OBJECTIVE: To estimate the characteristics most associated with vaginal birth in patients undergoing induction of labor after 1 prior cesarean delivery. METHODS: All patients who presented for induction of labor from 1996 to 2001 with a history of 1 prior cesarean delivery were identified. Relevant demographic and obstetric data were abstracted from the charts. Univariate analysis was used to identify predictive factors associated with vaginal birth after cesarean. Binary logistic regression was further used to identify which factors were independently associated with the outcome measure. RESULTS: Of the 429 women included in the study, 334 (77.9%) had a successful trial of labor. In the final binary logistic regression equation, prior vaginal delivery (odds ratio [OR] 3.75; 95% confidence interval [CI] 1.96, 7.18) remained independently associated with an increased chance of a vaginal delivery after a trial of labor. Conversely, prior cesarean delivery for dystocia (OR 0.46; 95% CI 0.27, 0.79), induction on or past the estimated date of delivery (OR 0.46; 95% CI 0.27, 0.78), need for cervical ripening (OR 0.35; 95% CI 0.20, 0.61), and maternal gestational or preexisting diabetes (OR 0.16; 95% CI 0.06, 0.40) were all factors associated with a decreased likelihood of achieving a successful trial of labor. CONCLUSION: Several factors are available which may assist in identifying patients with the best chance of vaginal delivery after an induction of labor in the presence of a prior low-iransverse cesarean scar.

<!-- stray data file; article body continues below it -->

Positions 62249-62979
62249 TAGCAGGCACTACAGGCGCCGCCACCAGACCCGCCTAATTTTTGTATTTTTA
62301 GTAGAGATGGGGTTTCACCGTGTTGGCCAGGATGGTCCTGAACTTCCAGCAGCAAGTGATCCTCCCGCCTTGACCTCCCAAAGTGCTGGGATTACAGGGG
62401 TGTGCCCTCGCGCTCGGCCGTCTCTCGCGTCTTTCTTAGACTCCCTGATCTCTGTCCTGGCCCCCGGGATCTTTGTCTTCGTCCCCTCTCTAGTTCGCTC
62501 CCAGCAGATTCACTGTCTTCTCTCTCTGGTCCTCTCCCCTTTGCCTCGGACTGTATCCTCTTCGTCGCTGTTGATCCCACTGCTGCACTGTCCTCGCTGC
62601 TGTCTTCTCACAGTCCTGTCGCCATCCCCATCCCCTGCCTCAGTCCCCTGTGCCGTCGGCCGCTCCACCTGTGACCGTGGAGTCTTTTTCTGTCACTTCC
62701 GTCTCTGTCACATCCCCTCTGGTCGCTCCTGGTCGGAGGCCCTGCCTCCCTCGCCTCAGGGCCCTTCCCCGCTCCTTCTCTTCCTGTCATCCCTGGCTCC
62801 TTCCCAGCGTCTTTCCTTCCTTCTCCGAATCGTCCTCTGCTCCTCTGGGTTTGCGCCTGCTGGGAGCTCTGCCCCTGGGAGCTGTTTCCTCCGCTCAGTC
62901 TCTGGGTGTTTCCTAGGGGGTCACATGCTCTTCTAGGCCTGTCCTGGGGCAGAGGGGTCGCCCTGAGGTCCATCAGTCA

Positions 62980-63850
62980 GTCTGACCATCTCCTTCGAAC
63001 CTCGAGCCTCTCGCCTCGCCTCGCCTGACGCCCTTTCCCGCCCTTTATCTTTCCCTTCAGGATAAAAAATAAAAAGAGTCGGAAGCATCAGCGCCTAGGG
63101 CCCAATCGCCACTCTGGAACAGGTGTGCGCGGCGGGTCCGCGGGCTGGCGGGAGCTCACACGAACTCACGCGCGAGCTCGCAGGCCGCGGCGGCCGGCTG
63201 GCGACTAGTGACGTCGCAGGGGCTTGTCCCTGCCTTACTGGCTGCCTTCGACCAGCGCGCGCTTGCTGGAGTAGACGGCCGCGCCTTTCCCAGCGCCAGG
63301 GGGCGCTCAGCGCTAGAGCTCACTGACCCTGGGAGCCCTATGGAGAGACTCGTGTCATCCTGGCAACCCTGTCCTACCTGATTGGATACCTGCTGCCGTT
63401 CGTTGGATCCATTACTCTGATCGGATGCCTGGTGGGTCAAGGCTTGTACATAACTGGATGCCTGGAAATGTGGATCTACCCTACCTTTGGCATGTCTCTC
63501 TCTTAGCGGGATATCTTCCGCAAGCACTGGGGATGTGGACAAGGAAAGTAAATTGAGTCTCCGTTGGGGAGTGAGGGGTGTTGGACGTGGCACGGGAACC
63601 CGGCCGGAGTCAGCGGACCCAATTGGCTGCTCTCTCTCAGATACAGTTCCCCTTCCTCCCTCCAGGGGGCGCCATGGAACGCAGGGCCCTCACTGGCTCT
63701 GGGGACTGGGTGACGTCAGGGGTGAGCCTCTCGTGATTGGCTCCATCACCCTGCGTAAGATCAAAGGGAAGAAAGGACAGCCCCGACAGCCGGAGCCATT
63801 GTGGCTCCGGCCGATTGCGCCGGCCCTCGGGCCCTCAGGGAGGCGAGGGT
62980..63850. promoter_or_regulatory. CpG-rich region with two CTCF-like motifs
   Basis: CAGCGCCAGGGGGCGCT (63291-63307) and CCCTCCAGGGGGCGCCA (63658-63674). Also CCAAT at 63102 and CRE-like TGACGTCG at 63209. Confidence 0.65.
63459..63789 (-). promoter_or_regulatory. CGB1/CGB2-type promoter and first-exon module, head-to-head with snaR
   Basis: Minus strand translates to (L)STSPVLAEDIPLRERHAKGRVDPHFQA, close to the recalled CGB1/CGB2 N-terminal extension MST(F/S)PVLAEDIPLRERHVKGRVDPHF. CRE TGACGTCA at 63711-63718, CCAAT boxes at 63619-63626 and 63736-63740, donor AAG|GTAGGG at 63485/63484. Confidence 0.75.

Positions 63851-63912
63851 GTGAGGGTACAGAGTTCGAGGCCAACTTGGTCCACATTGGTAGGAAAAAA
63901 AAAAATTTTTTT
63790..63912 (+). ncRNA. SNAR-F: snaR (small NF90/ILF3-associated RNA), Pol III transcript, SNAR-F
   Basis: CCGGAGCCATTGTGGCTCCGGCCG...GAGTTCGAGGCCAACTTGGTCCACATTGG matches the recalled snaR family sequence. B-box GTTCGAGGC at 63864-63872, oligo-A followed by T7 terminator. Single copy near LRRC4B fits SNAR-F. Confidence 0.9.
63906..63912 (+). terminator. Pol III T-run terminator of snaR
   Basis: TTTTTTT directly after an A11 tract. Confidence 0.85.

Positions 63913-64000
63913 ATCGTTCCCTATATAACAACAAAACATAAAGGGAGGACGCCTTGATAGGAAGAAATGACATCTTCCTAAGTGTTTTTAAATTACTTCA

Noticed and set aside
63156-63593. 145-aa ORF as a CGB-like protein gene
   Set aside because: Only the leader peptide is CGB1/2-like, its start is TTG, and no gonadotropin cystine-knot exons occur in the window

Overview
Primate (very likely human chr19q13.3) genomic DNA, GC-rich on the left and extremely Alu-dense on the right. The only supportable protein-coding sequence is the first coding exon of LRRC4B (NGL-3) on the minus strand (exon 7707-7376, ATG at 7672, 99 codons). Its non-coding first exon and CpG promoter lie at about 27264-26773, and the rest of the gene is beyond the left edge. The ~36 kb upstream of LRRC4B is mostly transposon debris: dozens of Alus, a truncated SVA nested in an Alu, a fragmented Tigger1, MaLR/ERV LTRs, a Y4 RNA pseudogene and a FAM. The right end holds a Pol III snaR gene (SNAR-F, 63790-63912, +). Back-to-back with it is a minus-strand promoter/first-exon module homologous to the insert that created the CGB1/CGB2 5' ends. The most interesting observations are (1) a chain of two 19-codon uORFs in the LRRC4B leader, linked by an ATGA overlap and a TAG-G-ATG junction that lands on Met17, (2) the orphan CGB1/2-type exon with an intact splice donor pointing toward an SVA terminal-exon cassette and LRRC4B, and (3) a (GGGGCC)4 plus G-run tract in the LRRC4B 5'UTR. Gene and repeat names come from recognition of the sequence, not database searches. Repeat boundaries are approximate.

|Original language||English (US)|
|Number of pages||5|
|Journal||Obstetrics and gynecology|
|State||Published - Mar 1 2004|
ASJC Scopus subject areas
- Obstetrics and Gynecology